|My daughter Cailyn looks out in amazement at all the damage this little "spin up" caused as David and his wife, Kristen, follow us through the damage path heading north on highway 27 in a feeble attempt to stay with the storm now rocketing off to the northeast into the pine woods at over 60 mph. After a few miles we gave up as there were no road options which would allow us to make up time to get back into the chase. We headed back to Augusta only to find the city sealed off by the fire department due to the damage including downed power lines which were causing fires in the town. We decided the best thing to do was circumvent the town by staying west and heading for home. As we headed south down county road R, we witnessed A LOT of structural damage but it all appeared to be the result of straight line winds. Trees down, barns toppled, partial roofs off, etc.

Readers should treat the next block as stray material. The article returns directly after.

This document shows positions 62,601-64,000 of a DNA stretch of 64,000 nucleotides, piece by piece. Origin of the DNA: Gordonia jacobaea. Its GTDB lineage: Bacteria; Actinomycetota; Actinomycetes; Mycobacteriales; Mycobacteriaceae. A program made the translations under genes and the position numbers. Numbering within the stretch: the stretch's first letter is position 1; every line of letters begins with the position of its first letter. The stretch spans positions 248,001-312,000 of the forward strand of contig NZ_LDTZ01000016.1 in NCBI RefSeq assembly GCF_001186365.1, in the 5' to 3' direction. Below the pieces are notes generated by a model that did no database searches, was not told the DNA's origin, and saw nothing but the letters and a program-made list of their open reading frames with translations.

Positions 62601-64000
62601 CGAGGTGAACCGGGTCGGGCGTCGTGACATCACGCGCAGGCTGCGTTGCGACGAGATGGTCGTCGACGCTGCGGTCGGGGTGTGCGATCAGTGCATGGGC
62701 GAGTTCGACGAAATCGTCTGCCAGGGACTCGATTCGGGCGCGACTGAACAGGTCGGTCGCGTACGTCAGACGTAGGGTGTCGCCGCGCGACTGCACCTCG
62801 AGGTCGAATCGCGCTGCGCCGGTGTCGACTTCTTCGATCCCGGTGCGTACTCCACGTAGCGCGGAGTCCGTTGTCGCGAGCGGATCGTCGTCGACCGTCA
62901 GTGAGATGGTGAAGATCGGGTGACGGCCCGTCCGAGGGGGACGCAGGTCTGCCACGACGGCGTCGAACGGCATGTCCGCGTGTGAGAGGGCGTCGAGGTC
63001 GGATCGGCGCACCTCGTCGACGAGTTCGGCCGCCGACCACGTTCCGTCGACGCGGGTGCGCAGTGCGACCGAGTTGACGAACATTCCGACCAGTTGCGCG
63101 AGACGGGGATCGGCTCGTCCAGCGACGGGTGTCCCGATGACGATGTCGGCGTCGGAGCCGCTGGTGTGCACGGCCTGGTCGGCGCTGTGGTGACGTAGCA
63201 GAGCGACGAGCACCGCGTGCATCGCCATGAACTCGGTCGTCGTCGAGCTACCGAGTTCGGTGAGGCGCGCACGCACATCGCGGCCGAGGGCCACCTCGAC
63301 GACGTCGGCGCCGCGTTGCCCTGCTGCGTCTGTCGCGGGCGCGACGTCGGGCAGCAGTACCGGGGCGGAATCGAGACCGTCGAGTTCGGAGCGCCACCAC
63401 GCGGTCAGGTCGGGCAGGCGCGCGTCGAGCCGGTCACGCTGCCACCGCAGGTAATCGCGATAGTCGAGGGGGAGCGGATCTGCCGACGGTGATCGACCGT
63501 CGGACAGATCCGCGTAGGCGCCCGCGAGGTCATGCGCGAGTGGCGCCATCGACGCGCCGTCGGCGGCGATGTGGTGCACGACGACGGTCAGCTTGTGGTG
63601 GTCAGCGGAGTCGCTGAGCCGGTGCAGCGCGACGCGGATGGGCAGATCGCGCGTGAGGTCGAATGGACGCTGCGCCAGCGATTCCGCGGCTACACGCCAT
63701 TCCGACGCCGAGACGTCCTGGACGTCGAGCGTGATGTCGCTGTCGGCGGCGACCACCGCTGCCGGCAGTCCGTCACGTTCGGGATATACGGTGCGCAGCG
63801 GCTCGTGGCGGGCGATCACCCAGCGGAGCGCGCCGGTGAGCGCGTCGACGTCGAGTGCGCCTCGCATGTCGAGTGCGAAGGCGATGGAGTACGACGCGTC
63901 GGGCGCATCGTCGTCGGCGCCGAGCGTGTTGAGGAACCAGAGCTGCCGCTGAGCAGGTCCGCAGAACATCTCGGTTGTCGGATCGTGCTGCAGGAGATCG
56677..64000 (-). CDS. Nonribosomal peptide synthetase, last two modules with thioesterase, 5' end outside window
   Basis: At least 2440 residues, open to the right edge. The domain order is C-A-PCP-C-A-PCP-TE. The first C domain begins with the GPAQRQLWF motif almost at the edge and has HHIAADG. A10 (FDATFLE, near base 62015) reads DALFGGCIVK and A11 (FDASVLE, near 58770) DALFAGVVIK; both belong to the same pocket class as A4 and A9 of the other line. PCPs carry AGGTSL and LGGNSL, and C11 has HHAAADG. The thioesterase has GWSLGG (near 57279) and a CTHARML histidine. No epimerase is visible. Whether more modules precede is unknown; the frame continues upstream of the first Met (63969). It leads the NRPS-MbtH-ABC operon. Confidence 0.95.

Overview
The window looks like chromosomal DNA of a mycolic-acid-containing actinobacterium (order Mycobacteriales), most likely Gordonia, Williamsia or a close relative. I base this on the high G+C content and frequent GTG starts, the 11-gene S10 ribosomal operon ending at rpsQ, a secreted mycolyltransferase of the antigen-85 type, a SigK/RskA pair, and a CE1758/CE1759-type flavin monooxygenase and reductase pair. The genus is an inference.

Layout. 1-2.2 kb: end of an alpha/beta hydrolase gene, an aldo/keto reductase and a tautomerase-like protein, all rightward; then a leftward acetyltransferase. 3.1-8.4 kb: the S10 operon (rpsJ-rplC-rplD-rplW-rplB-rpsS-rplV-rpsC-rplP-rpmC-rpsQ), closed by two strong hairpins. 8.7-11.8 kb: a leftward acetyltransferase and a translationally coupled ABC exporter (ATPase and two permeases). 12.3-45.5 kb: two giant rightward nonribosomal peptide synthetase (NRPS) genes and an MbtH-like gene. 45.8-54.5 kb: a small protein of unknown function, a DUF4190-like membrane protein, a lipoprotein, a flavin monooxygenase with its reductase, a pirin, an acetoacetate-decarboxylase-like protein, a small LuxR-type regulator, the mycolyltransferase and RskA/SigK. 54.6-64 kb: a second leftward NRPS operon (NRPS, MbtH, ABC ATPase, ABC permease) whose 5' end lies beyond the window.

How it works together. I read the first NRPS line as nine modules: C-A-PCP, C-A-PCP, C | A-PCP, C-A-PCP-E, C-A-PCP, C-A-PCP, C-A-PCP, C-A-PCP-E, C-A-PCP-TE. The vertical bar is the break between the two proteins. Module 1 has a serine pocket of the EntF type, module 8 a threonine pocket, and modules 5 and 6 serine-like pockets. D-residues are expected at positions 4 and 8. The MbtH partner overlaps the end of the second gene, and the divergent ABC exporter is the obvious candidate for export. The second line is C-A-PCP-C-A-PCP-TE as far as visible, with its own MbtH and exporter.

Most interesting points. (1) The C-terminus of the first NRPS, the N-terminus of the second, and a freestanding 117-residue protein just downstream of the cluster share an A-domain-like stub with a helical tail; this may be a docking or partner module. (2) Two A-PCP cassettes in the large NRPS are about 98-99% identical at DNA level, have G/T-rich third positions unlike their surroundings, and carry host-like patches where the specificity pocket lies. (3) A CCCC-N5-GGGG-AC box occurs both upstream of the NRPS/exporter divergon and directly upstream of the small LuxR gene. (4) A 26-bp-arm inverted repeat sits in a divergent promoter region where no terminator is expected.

On the way back, I chatted on the phone with my friend, John Wetter, who was at the National Weather Service to give him some more details of what had just occurred. He sounded like there would be a damage survey. Since I had no photos or video of what we saw hit Augusta, I knew the best thing to do was to keep my mouth closed and let the experts from the NWS determine what happpend. Here are those results from the damage survery completed April 11th by Matt Friedlein from the NWS MPX office.
|Interesting thing to point out here is the "sensor". There was a weather station at a DNR maintenance facility on the east side of 27 which somehow avoided all the debris and the vortex which demolished the facility. About as good of info as can be obtained.|
|What a crazy day....and a non-textbook storm.|